- Publication date : 1996-08-08
Sériès FJ, Simoneau SA, St Pierre S, Marc I. Characteristics of the genioglossus and musculus uvulae in sleep apnea hypopnea syndrome and in snorers. Am. J. Respir. Crit. Care Med. 1996;153:1870-4. doi: 10.1164/ajrccm.153.6.8665048. PubMed PMID: 8665048.
adult female humans male middle aged respiratory muscles sleep apnea syndromes snoring tongue uvula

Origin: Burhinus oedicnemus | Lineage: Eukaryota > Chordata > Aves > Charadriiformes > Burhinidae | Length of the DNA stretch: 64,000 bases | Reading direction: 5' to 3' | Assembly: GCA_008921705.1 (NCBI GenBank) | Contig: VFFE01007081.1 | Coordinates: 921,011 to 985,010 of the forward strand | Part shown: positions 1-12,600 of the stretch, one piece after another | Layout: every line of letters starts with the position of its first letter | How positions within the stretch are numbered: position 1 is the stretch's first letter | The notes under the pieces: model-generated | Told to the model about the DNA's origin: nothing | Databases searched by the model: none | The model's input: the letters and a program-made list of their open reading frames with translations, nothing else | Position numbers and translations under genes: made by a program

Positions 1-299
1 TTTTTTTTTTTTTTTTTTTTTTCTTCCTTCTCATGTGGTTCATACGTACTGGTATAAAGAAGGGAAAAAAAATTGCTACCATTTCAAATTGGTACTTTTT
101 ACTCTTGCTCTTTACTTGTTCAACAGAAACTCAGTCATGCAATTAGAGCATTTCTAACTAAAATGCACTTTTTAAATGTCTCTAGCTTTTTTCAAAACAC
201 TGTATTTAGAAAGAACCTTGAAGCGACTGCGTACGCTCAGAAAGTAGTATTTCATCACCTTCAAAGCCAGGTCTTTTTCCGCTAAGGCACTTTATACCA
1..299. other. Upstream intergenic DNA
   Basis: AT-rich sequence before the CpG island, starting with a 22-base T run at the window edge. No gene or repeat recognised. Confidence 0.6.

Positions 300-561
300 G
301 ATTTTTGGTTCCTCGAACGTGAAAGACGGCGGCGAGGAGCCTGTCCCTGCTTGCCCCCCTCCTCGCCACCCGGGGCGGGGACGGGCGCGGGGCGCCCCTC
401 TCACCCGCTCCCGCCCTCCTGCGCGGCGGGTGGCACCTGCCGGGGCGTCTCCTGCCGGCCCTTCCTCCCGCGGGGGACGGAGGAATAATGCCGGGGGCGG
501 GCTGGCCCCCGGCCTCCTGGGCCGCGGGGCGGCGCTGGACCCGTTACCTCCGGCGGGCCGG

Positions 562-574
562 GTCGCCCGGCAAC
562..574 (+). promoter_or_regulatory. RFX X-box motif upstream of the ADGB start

Genioglossus (GG) activity has been extensively studied by electromyographic recordings in the investigation of the pathophysiology of sleep apnea-hypopnea syndrome (SAHS). However, the effective force developed by this upper airway (UA) dilator muscle depends on its metabolic and histochemical characteristics. The aim of this study was to compare the metabolic and fiber type characteristics of two UA dilator muscles, musculus uvulae (MU) and GG, in 17 patients with SAHS and in 11 nonapneic snorers. MU and GG samples were obtained during uvulopalatopharyngoplasty. Anthropomorphic characteristics were similar in snorers and patients with SAHS, who differed only in the presence of sleep-related breathing abnormalities. MU glycolytic, glycogenolytic, and anaerobic enzyme activities were significantly greater in patients with SAHS than in snorers. These differences were not observed for GG. MU and GG enzyme activities differed only in snorers. The proportion of type I muscle fiber was greater in GG than in MU, but it was similar in patients with SAHS and snorers for each muscle. Type IIA and IIB muscle fibers were, respectively, in greater and smaller proportions in patients with SAHS than in snorers. We conclude that (1) the differences in metabolic characteristics between patients with SAHS and snorers are not observed in all UA muscles, and (2) similar histochemical differences are observed in GG and MU between these two groups, thus suggesting that these differences may be implicated in the pathophysiology of SAHS.